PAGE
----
MYTH: Eliminate alternatives ASAP. Designers should not waste time exploring alternative approaches, but should stick with one unless it collapses under its own weight -- and only then explore a new approach.
REALITY: All too often, design alternatives are quickly rejected out-of-hand, usually for reasons of technical complexity or coding effort. In addition, designers sometimes tend to go down the first "design path" they see, taking each fork in the road as it arises without consulting users. It is important to dedicate a period of time to quickly generating and exploring a number of high-level design alternatives. Then, select the one with the most promise for supporting the critical user tasks (not just the one that's easiest to implement).
MYTH: Prototypes replace the need for specs. They capture all the information that's needed to code the final product.
REALITY: Prototypes are excellent for illustrating the appearance of user interface and for demonstrating some of its intended behaviors. However, each coder takes different things away from a prototype, depending on how he explores it. To avoid this, some aspects of the behavior of the prototype have to be documented. The need is for prototype-driven specs rather than spec-driven prototypes. There is also great benefit in explicitly identifying design alternatives, design questions, design objectives, and design rationale. These need to be communicated to all those working on the user interface to ensure that everyone is on the same wavelength.
MYTH: Innovative design is better design. Users prefer software that has creative new methods of presentation.
REALITY: People have not digested many of the user interface innovations they have already seen and touched. The best policy is to follow corporate or industry standards whenever possible and innovate when necessary. Do not innovate for its own sake.
MYTH: User interface designers know how to use information about the user's environment and tasks.
REALITY: In many software development projects, lots of user input gets collected and lots of user interface design takes place. The problem is that the former often does not have much influence on the latter. They are parallel universes. We know how to use feedback from late in the development cycle when users are reacting to a working prototype. However, early input on user tasks and preferences has much less impact on design work because we don't know how to use it. If someone claims to have solved this problem, be very skeptical.
MYTH: Good user interface developers can both design and code the user interface.
REALITY: An analogy would be to ask an HCI expert to design the user interface and the internals, and then go ahead and code the product. User interface coders implement designs; their skill is designing and coding the internals. Mitch Kapor's (1996) ideal of a software designer as distinct from software coder is not the current practice. Typically, user interface design is done by a coder on a part-time basis. This practice is attributed by Terry Winograd (1996) to the immaturity of software development. In building construction, the division of labor between architect and contractor evolved as the industry matured. Occasionally, an exceptional software developer can both design and code the user interface, but the majority do not have the critical skills for user interface design. These include:
Of course, a coder needs to appreciate design (just as a designer needs to appreciate implementation constraints). Each has their own expertise. Communicating their designs is at least half the job for user interface designers. This task continues right up to the product ship date, in order to avoid the "last person to touch the code is the user interface designer" phenomenon. Communication between practitioners of these two disciplines is a fascinating subject worthy of further analysis.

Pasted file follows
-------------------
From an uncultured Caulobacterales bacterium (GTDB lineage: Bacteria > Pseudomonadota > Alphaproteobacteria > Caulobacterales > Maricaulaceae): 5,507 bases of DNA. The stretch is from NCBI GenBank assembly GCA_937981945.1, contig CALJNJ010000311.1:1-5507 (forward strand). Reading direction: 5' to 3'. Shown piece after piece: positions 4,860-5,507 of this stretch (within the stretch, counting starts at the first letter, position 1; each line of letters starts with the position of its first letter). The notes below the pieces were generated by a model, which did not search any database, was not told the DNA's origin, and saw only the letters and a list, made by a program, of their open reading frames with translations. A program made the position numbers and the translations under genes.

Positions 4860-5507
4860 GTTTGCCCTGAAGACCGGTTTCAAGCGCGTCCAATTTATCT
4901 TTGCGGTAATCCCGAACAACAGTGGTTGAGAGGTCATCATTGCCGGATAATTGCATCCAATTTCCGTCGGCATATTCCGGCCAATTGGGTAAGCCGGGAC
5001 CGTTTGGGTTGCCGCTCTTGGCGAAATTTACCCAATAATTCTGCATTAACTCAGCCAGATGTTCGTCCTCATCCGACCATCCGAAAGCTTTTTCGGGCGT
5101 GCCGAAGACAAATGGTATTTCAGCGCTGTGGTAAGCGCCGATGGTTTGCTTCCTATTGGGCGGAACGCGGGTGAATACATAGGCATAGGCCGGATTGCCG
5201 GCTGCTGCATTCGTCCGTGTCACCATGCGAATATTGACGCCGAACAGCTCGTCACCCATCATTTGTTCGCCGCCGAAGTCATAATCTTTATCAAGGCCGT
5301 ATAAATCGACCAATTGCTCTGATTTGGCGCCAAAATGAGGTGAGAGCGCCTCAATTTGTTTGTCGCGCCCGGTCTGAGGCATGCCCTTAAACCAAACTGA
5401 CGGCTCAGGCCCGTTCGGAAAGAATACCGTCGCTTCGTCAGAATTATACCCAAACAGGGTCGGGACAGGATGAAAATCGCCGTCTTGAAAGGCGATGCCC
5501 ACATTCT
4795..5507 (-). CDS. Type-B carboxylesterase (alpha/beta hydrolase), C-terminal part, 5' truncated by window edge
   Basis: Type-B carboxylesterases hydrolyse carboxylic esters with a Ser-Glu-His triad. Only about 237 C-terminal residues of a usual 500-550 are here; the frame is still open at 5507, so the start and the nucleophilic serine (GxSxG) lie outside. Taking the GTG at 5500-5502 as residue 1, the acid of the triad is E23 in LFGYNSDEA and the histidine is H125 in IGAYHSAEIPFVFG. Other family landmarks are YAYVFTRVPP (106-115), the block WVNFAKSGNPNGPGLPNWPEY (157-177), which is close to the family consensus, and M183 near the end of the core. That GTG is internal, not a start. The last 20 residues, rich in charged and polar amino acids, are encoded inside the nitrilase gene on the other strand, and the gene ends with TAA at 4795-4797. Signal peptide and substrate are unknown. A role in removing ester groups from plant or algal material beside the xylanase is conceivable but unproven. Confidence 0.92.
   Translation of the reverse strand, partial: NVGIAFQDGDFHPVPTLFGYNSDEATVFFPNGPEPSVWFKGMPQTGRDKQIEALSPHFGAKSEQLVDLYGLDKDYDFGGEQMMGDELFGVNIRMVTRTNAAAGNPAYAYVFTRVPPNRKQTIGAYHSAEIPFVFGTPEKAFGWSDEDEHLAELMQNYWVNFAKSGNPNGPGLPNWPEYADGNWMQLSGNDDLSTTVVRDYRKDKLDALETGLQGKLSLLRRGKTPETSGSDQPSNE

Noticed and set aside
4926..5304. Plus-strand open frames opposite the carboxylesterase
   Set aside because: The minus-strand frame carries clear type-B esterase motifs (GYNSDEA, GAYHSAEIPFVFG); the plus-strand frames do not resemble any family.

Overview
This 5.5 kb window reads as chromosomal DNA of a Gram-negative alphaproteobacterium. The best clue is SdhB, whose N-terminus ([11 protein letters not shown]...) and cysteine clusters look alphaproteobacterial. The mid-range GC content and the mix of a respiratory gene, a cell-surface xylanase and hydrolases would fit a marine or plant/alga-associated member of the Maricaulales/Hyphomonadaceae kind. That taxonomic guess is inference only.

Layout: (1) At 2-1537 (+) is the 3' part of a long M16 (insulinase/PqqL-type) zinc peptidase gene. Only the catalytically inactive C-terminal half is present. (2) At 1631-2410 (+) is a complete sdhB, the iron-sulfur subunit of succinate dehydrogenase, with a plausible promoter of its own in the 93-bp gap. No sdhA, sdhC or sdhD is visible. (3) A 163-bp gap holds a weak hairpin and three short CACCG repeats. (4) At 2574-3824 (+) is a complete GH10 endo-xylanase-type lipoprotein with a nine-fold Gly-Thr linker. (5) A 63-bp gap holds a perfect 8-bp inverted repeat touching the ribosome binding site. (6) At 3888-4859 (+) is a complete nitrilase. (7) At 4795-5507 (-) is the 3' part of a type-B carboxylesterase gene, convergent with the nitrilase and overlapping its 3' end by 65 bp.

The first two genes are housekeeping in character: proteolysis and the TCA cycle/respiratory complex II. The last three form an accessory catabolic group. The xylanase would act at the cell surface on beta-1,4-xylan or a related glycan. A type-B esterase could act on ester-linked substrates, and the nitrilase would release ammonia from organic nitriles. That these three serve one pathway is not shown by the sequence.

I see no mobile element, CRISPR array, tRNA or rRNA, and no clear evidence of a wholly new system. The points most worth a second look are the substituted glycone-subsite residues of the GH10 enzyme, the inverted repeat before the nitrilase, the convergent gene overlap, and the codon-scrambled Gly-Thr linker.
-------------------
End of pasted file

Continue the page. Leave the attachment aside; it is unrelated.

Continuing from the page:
MYTH: User interface design is a veneer added to the product. It is cosmetic -- fit and finish.
REALITY: Those who subscribe to this myth usually have in mind the role of visual design and information design in multimedia titles and in Web pages. There, the main tasks of users have been browsing and reading. Productivity software needs more interaction than visuals because users are much more active with other tasks such as creating and editing. User interfaces require the design of information (terminology, content of online help), of visuals (splash screens, icons, layout), and of interaction (relationships between user behavior and program behavior). The mistake is to believe any one of these skills is the whole story.
MYTH: User feedback speaks for itself; it does not require interpretation. If one or two users dislike a feature of the design, change it. If one or two users dislike the new design, change it again.
REALITY: Just as there is user interface design expertise, there is expertise at collection of data. This expertise involves knowing when to collect data, how much to collect, when to stop, what to measure, how to interpret it, how to communicate it, and whom to communicate it to.
Looking to the future
MYTH: The Web eliminates the need for interaction design or user feedback skills.
REALITY: The Web is recapitulating the history of graphical user interface design, only this time it is likely to be worse because the implementation hurdle is lower and the cycle time is shorter. This means the integration problems will be worse. There are many people designing system components (pages/links) that must be combined to support users' tasks.
Schedule pressure has increased, and the belief is that Web pages are so easy to build and online feedback so easy to collect that we all might as well skip design and feedback during development. Clearly, there is a need for streamlined development methods for the Web context, but all the realities described above still apply.
In addition, during the HTML-only period, there was an illusion that standards had evolved to make Web user interfaces more consistent. However, we're already seeing that as the limits on interactivity disappear, so does the illusion of standards and consistency.
There is still a publishing mindset with respect to the Web, with heavy reliance on graphic and information design. As it is used more and more for productivity as well as publishing information, we'll require much more interaction design, but recognizing that need will likely follow a familiar period of user frustration.